Wood Stain Types

dark staining oak floorsWood stains change the color and appearance of unfinished wood. They can accentuate the wood’s natural grain pattern to bring out its inherent beauty, or let you match the wood more closely to the other woods in your home interior scheme in order to blend better. Here is a rundown of the different types of wood stain.

Wood stains fall into one of two different basic categories; Penetrating and Pigmented. Pigmented stains deposit a thin layer of color on the surface of the wood, and tone down instead of accentuate the grain of the wood. Penetrating stains absorb into the wood and it’s fibers to give it a deep hued transparent finish. Gel stains combine dyes and pigments and have the best of both types of stain. Gels give deep coloration but go on with the ease of pigment stains to save time.

Aniline Dye Stain

These are a penetrating type. They are water-based or alcohol based and dry quick, although can leaves blotches, streaks or overlap if they dry too fast. Aniline dyes are often dark or bright colors and work well for hard to stain woods such as maple. They will raise the grain nicely to create a textured finish.

To apply aniline dye stain, the dye powder is dissolved into a base of alcohol or hot water, and then brushed on using long, even strokes along the grain, or lightly sprayed on with an HVLP gravity cup type paint gun. Prior to application, the surface to be finished should be sanded lightly with 180-grit sandpaper and the grain raised by soaking with a damp sponge.

Non-Grain Raising Stain

Another type of wood penetrating stain, non-grain raising (NGR) stains result in a transparent but brightly colored finish. They come in premixed liquid form. As per their name, they do not raise the grain and leave a smooth finish.

To apply, mix as required with NGR liquid thinner and brush on in long strokes or spray on lightly. In order to avoid lap marks when using a brush, NGR retarder can be used, which slows drying time.

Oil Based Pigmented Wiping Stain

This comes premixed and is easy to use as it has a prolonged drying time, leaving almost no blotches, streaks or overlap. It’s semi-transparent color can obscure the grain, which is useful for lower quality or plain woods. It is applied by wiping on with a clean cotton rag or foam pad.

Apply with the grain, then in both directions on a diagonal to the grain, and finish off with a coat along the grain again, stirring the stain often during the process. Follow the manufacturer’s recommendations for length of time to leave on the wood surface, then wipe off excess.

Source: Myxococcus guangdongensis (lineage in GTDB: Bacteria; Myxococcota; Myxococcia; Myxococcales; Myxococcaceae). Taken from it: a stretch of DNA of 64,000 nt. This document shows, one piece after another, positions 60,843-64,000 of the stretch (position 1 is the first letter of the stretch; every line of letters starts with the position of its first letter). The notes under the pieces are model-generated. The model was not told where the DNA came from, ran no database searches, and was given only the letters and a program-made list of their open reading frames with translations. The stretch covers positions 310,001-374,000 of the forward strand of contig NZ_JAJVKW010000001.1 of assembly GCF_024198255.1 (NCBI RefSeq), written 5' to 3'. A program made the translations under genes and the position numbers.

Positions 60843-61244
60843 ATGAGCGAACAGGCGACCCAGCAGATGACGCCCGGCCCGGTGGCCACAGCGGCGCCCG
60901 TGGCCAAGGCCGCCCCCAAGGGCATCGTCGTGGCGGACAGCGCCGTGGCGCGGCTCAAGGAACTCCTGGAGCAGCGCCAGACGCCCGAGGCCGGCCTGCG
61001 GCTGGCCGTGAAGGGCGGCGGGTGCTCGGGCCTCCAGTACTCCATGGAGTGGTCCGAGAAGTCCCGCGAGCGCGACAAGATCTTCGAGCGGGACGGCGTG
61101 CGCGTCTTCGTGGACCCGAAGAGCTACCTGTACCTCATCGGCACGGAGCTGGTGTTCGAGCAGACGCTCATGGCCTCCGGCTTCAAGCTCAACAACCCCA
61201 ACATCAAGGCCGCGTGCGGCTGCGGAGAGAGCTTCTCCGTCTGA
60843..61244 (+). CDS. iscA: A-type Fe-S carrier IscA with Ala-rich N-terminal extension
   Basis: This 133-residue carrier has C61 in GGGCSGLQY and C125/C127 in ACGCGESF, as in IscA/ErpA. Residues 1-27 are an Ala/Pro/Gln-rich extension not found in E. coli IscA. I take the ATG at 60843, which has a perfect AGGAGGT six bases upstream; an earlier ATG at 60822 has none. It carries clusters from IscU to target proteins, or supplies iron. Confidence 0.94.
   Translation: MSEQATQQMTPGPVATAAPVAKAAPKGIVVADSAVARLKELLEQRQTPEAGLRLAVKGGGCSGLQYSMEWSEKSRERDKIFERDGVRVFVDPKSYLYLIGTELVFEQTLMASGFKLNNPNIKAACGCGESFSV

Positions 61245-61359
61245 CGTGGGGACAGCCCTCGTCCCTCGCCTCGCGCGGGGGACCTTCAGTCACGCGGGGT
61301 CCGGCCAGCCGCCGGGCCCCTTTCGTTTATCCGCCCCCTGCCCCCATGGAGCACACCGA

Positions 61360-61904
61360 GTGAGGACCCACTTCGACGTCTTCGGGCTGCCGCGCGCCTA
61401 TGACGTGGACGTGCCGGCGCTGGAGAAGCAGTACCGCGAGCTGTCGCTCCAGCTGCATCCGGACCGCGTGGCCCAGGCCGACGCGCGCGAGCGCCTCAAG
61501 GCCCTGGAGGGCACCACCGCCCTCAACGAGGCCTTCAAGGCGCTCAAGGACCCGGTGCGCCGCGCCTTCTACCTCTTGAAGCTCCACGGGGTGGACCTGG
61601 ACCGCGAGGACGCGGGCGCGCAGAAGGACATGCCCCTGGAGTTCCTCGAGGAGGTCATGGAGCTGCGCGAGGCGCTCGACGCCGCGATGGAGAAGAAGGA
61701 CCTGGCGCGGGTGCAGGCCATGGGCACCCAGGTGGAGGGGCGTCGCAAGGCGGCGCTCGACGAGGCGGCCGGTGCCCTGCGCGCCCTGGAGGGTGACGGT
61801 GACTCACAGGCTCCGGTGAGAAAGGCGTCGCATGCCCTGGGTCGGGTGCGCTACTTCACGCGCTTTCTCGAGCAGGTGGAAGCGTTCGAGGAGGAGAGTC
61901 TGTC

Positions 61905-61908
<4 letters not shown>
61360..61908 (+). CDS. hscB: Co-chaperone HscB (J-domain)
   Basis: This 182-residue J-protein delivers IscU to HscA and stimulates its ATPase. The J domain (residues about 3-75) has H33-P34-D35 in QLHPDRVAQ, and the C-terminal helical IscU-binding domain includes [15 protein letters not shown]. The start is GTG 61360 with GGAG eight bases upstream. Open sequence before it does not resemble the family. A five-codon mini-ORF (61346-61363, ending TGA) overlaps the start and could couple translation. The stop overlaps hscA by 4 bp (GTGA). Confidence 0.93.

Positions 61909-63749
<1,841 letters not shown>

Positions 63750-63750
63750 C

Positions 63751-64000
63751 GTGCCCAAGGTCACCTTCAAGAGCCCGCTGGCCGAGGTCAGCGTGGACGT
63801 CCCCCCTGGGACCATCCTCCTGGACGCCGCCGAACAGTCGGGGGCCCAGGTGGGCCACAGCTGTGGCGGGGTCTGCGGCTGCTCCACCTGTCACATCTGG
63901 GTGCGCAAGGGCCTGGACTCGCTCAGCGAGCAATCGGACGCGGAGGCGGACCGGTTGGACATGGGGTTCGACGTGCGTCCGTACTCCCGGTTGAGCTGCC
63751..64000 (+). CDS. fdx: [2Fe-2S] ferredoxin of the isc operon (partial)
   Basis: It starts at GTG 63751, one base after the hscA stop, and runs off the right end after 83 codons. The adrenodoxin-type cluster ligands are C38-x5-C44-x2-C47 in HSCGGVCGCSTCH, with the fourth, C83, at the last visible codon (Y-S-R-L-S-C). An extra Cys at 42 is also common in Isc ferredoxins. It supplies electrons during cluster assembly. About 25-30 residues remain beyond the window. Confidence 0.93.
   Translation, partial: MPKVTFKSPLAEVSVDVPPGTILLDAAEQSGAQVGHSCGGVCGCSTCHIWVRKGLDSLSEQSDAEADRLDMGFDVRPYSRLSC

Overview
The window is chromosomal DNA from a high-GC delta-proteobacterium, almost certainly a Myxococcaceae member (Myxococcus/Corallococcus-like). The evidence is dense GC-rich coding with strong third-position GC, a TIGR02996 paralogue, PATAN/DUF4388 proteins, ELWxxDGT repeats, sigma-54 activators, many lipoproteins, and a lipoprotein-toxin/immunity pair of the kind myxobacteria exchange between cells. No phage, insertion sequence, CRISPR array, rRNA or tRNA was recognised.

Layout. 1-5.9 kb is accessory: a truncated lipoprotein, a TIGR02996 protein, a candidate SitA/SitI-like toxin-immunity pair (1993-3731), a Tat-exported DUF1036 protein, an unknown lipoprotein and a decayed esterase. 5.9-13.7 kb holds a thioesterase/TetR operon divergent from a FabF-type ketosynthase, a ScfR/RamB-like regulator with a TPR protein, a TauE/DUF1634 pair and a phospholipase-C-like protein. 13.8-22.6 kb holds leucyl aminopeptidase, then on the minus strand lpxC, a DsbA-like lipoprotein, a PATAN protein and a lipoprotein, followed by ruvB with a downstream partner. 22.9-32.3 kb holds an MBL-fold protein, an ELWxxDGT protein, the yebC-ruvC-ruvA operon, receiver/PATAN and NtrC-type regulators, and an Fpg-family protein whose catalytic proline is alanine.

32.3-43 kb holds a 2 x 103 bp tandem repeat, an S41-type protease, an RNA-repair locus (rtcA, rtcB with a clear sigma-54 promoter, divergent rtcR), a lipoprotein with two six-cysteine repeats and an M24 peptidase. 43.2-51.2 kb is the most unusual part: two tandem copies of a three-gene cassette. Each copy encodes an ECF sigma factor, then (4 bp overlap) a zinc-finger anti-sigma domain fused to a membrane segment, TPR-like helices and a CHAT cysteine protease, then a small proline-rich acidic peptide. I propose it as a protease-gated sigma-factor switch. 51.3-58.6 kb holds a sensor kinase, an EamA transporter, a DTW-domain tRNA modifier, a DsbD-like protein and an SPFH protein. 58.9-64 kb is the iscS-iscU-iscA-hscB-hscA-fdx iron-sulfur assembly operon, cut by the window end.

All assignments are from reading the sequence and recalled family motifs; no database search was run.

Water Based Pigmented Wiping Stain

This version of pigmented stain is like the oil based, except it results in less intense colors. It dries quicker, and cleans up easily with soap and water. Because it does dry faster, it is more prone to leaving blotches, streaks or overlap. Before applying, sand wood lightly with 180-grit sandpaper and raise grain by soaking with a damp sponge. Wipe away any excess color immediately with damp rag.

Gel Stain

As mentioned above, this type contains dyes and pigments to produce deep uniform coloring, and is easy to apply. Simply rub it along the grain with a cloth until you have achieved the evenness and hue you desire. By rubbing harder for light color and rubbing lighter for dark color, the intensity can be controlled. If more intensity of color is desired, a repeat coat can be applied.

Staining Tips

- When using oil based products, always work in a well ventilated area, and with any stain type, rubber gloves and goggles should be used to protect you from splashes and overspray.

- Remember to match the stain with the type of wood finish that will be used over it; water-based finishes are not compatible with oil based stains and will not bind to them. Check the manufacturer’s instructions to ensure compatibility.

- When staining unfinished or stripped furniture, work in small areas, starting with the top surface, then the bottom and sides. To avoid dripping or splatters, try to orient the furnitiure piece so that you always work on a horizontal surface as you work your way around it.

Photo by ninahale, Creative Commons Attribution License

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